The requirement of both Ca2+ influx and intracellular Ca2+ stores suggested the involvement of TRPC channels, which are activated by the PLC cascade and mediated the activation of postsynaptic currents and dendritic Ca2+ signals by BDNF in CA1 and CA3 pyramidal neurons [10, 22, 35]. Bath application of the TRPC inhibitor SKF-96365 [36] completely prevented the effect of BDNF on mEPSC frequency (3.04 ± 2.29 Hz versus 2.29 ± 0.78 Hz; , ) (Figure 4(a)). The median mEPSC frequency changed from 2.75 Hz to 2.28 Hz after BDNF application (Kolmogorov-Smirnov test value 2.3 ± 1.9).

203536.fig.004
Figure 4: Inhibiting TRPC channels prevented the BDNF-induced increase in mEPSC frequency. Top: representative trace from a CA1 pyramidal cell in the presence of the SOC/TRPC channel inhibitor SKF96365 (30 μM) prior to and following BDNF application; left: representative running average plot of mEPSC frequency in the presence of SKF96365; right: mean frequency of mEPSCs before and after BDNF in the continuous presence of SKF96365.
3.5. BDNF Rapidly Evokes FM Dye Destaining in the Presence of TTX

To directly demonstrate that the elevated mEPSC frequency evoked by BDNF represents vesicular transmitter release, we performed multiphoton imaging of FM dyes in slice cultures. The total pool of recycling synaptic vesicles was labeled by exposing slices to a depolarizing solution (40 mM K+) containing 5 μM FM1-43 (Figure 5(a)) [18, 26]. Following FM1-43 dye washout in a zero Ca2+ solution (to prevent FM1-43 destaining by spontaneous vesicle fusions), slices were imaged by multiphoton excitation microscopy (840 nm excitation) in Ca2+-containing aCSF with TTX to block Na+-dependent action potentials. BDNF was applied to apical dendrites in area CA1 using a Picospritzer in the same manner as for whole-cell recordings of mEPSCs, and FM1-43 fluorescence intensity was followed over time (0.9 frames per second, 30 min movies). Figure 5(a) shows a representative example of BDNF-induced FM1-43 destaining in the presence of TTX to block spike-dependent transmitter release. The rate of the exponential decay of FM1-43 fluorescence intensity immediately following BDNF application was 506 ± 62 sec ( slices). These observations were confirmed with FM2-10, a styryl lipophilic dye with lower membrane-binding affinity (Figure 5(b)). The exponential decay rate of FM2-10 intensity evoked by BDNF in TTX was 403 ± 118 sec ( slices), which was not significantly different that that observed using FM1-43 ( ). These results show that BDNF induces FM dye loss by a vesicular fusion mechanism that is independent of the membrane affinity and molecular size of FM1-43 and FM2-10 dyes. Furthermore, these imaging results directly demonstrate that the elevated mEPSC frequency caused by BDNF representS vesicular transmitter release from presynaptic terminals.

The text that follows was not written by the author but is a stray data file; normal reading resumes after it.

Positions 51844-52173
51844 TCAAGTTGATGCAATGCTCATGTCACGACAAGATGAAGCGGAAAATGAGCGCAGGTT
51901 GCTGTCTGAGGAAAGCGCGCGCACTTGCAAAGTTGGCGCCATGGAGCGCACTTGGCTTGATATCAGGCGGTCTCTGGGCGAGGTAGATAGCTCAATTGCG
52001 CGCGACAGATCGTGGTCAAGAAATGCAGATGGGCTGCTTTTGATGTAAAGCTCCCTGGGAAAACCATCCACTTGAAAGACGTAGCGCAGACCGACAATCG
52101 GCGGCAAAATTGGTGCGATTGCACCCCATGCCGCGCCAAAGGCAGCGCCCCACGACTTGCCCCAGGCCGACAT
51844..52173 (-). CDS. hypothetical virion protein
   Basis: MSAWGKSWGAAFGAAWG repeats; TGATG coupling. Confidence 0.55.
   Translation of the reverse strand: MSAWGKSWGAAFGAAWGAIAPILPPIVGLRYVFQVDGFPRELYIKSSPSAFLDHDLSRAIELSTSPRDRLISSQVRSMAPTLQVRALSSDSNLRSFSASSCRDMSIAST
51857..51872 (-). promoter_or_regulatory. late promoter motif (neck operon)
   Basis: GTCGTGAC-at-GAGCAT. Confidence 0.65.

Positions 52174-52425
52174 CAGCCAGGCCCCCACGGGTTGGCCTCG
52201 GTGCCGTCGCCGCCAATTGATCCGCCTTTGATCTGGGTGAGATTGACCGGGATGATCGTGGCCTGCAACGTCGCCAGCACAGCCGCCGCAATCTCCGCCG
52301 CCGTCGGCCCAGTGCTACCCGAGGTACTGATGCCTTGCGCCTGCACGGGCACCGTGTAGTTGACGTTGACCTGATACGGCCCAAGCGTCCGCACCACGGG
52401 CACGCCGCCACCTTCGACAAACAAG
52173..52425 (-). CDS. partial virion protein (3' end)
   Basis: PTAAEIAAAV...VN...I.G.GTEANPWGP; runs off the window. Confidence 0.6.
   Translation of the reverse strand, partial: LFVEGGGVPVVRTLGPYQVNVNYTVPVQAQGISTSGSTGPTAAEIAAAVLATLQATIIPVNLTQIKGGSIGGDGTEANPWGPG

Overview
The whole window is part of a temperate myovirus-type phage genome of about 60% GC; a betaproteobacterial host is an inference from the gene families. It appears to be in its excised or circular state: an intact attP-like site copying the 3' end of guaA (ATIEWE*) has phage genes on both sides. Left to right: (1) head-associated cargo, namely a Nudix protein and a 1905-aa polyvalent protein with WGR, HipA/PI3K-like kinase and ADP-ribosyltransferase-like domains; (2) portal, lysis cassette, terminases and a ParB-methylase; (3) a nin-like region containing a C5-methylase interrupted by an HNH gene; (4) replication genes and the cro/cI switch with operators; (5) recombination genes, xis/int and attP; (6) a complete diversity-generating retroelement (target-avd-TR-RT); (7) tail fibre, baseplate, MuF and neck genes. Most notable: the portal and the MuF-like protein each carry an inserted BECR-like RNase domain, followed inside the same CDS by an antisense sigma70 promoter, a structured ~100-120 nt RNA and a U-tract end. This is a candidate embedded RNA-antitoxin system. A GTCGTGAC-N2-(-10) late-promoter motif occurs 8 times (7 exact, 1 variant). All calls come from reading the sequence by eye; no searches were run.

fig5
Figure 5: BDNF caused destaining of FM dyes in the presence of TTX. (a) Left: representative image of FM1-43 labeled puncta in hippocampal slice cultures by multiphoton excitation microscopy (840 nm excitation); right: BDNF caused destaining of FM1-43 labeled puncta with a  sec (8.4 min); slices. (b) Left: representative image of FM2-10 labeled puncta in hippocampal slice cultures by multiphoton excitation microscopy (840 nm excitation), right: BDNF caused destaining of FM2-10 labeled puncta with a  sec (6.7 min); slices.

4. Discussion

The present study demonstrates that the BDNF-induced increase in mEPSC frequency recorded in hippocampal CA1 pyramidal neurons represents Ca2+-dependent vesicle release from presynaptic terminals. The BDNF-induced increase in mEPSC frequency is prevented by bath application of the tyrosine kinase inhibitor k-252a. Depletion of intracellular Ca2+ stores with thapsigargin also inhibited the BDNF-induced mEPSC frequency increase, as did the removal of extracellular Ca2+. These results demonstrate the critical requirement of TrkB-initiated Ca2+-dependent signaling in the BDNF-induced increase in mEPSC frequency.